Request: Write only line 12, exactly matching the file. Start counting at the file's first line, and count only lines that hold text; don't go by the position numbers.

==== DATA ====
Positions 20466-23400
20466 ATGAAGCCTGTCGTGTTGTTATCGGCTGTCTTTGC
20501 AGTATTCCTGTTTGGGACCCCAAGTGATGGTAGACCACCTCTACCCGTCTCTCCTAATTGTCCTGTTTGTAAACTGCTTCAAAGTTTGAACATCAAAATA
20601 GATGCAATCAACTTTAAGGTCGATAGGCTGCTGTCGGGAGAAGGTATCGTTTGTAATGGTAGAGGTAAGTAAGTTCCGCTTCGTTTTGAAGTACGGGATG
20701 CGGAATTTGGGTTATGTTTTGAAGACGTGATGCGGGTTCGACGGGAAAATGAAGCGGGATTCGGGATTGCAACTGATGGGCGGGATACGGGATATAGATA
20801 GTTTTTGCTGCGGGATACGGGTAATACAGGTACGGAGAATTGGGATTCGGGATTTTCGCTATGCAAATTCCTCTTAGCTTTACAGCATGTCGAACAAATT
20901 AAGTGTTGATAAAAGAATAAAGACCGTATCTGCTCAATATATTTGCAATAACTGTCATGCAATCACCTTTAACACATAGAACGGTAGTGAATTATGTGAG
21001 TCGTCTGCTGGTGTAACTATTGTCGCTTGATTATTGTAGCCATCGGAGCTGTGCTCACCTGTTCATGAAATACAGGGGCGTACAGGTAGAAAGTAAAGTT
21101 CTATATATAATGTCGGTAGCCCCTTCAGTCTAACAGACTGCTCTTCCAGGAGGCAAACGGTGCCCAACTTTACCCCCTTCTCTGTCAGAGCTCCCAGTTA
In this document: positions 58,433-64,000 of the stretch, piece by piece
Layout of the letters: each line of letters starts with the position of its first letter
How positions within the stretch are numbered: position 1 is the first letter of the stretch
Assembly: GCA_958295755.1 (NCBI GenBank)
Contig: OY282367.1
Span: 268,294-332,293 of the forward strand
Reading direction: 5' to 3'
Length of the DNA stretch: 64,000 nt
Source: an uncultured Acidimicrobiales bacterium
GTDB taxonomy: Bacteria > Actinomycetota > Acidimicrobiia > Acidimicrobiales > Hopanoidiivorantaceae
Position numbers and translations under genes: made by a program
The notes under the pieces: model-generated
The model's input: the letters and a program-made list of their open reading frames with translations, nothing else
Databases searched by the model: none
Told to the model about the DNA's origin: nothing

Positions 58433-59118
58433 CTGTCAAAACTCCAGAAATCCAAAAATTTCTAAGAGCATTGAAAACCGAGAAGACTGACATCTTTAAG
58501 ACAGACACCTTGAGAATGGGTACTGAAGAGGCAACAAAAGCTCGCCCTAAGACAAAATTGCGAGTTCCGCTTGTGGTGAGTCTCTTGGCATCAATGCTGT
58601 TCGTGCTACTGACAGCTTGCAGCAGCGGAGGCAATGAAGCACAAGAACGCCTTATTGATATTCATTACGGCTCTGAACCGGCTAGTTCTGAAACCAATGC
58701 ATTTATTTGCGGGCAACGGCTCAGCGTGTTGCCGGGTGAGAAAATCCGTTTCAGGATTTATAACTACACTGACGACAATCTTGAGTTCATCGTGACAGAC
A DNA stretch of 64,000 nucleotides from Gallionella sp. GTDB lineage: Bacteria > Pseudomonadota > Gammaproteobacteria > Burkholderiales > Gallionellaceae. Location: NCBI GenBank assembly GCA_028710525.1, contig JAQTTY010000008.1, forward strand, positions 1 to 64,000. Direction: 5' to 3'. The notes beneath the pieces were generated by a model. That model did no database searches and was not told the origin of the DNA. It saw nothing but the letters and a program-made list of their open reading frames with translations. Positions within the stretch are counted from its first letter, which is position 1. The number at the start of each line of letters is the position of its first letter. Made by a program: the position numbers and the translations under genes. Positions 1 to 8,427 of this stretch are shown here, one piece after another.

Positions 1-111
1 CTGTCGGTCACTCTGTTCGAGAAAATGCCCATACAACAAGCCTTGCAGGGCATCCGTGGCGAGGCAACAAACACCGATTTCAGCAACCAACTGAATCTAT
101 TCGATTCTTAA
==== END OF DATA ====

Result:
How positions within the stretch are numbered: position 1 is the first letter of the stretch